With the foregoing in mind, the invention has as an object the provisions of a FBF measuring apparatus and method which requires no extensive specialized training to use and which provides output data which is immediately interpretable without the need of further data analysis or manipulation.

An object is also that of providing a FBF measuring method and apparatus which uses the relationship between percentage change in volume and percentage change in circumference of a limb to provide a measure of the absolute rate of blood flow into the limb and which does not entail the use of invasive techniques.

Another object is the provision of a novel FBF measuring apparatus and method whereby digital logic circuitry is employed to enable a relatively untrained person to enter a minimum of information into the apparatus and then with a minimum of further manipulation to use the apparatus to obtain immediately interpretable FBF output data and wherein the apparatus is portable.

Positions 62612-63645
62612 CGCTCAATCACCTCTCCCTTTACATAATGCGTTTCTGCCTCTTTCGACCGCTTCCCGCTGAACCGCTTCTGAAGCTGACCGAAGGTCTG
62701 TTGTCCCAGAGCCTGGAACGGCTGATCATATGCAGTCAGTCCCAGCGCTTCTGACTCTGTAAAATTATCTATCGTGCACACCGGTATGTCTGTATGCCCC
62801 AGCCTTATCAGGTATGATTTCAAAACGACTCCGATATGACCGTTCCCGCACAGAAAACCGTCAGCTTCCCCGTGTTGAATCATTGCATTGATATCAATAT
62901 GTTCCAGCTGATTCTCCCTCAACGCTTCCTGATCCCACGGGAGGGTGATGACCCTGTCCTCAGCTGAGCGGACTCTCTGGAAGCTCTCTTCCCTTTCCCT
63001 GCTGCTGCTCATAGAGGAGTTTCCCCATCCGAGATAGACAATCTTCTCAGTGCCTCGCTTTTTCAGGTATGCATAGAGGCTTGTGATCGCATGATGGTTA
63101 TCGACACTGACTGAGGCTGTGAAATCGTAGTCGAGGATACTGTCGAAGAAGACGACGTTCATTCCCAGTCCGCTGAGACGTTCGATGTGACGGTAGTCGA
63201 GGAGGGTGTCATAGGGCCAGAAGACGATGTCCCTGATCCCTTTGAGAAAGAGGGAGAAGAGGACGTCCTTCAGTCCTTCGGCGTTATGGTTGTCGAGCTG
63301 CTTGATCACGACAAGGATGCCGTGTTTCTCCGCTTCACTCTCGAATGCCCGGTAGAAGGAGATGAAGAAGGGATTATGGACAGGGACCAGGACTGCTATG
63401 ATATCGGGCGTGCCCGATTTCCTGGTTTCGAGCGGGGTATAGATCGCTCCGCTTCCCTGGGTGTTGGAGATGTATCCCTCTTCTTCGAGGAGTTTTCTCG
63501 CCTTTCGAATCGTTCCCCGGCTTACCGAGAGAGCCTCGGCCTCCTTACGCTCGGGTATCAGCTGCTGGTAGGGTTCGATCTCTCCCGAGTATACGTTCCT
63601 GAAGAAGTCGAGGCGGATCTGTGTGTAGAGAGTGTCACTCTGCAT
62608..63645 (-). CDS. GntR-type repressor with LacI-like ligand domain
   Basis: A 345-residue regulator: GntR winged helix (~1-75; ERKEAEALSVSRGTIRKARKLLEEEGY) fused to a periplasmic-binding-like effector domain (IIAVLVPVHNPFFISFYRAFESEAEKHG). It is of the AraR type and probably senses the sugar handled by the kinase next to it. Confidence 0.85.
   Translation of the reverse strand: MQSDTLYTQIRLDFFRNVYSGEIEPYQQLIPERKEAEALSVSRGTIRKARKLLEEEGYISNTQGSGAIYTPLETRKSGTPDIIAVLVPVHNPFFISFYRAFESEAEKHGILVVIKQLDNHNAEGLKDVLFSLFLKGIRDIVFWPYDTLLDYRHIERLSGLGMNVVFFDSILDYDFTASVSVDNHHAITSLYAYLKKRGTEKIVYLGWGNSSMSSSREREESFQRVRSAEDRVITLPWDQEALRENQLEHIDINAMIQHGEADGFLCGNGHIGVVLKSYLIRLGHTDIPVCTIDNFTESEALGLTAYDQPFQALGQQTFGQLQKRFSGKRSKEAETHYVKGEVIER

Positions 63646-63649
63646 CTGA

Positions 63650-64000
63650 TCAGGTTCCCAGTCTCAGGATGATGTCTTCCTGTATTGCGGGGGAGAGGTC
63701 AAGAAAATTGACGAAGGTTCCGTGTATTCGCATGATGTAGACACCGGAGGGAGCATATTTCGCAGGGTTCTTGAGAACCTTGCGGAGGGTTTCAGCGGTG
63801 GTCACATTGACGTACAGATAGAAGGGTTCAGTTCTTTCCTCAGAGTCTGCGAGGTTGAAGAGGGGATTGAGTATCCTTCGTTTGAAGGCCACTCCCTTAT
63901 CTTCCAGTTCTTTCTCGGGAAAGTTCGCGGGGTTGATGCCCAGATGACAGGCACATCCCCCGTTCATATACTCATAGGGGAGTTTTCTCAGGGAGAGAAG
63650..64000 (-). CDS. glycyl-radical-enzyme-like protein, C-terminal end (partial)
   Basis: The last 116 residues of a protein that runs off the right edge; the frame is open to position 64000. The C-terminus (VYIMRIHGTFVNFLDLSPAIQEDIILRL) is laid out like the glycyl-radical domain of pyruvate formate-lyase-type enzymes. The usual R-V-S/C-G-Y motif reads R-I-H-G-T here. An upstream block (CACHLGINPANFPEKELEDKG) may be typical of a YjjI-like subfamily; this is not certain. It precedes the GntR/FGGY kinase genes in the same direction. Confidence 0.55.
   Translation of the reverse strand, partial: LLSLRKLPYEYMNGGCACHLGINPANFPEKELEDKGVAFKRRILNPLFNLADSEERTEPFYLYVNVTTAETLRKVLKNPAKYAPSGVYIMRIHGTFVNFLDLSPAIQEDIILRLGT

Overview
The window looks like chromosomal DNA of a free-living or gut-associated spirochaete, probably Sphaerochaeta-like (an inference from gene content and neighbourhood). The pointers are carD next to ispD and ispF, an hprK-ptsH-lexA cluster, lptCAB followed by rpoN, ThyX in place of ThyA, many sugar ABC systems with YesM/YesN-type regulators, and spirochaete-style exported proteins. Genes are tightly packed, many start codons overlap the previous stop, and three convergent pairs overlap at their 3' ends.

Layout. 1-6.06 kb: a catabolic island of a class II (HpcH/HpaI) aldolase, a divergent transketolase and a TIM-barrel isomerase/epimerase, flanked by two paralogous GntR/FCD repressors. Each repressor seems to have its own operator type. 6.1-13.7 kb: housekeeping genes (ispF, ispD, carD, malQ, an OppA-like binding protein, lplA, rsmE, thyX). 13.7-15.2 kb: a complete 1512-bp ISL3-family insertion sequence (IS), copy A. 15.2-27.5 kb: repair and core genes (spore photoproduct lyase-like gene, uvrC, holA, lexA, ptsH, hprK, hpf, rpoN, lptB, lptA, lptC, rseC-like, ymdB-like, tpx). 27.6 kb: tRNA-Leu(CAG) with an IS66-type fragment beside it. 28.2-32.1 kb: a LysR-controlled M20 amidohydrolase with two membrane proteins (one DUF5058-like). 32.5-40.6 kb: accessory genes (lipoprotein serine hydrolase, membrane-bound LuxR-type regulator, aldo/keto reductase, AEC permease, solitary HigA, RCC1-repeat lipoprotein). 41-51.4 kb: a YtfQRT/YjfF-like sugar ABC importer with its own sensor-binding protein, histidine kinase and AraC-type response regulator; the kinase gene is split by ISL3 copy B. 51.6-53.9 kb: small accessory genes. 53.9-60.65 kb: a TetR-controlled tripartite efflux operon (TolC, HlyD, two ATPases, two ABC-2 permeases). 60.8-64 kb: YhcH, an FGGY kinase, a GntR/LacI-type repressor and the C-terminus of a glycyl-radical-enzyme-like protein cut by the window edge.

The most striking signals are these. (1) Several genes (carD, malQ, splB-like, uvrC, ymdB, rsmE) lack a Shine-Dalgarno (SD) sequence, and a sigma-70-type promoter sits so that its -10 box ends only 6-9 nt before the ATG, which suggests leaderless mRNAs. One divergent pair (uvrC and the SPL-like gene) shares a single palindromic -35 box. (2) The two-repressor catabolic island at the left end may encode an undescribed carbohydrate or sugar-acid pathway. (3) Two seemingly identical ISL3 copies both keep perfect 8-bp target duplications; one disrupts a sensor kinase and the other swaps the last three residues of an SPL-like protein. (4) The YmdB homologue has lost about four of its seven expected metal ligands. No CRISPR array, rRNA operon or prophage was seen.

DESCRIPTION OF THE DRAWINGS FIG. 1 is a block diagram illustrating the invention.

FIG. 2 is a perspective view of an apparatus embodying the invention.

FIG. 3 is a schematic side view of a strain gauge with a calibrator device and which is shown mounted on a limb in the manner of the invention.

FIG. 4 is a partial schematic plan view of the calibration portion of the strain gauge.

FIG. 5 is a flow chart describing the operations of a logic circuitry which may be used to provide a readout of the blood flow information.

FIG. 6 is a block diagram of a logic circuit suited to the purposes of the invention.

DESCRIPTION OF THE PREFERRED EMBODIMENT The invention will be explained first in general terms. then in reference to the specific operations performed by a representative digital logic circuitry and finally in reference to the more specific fashion in which such digital logic circuitry performs the required operations.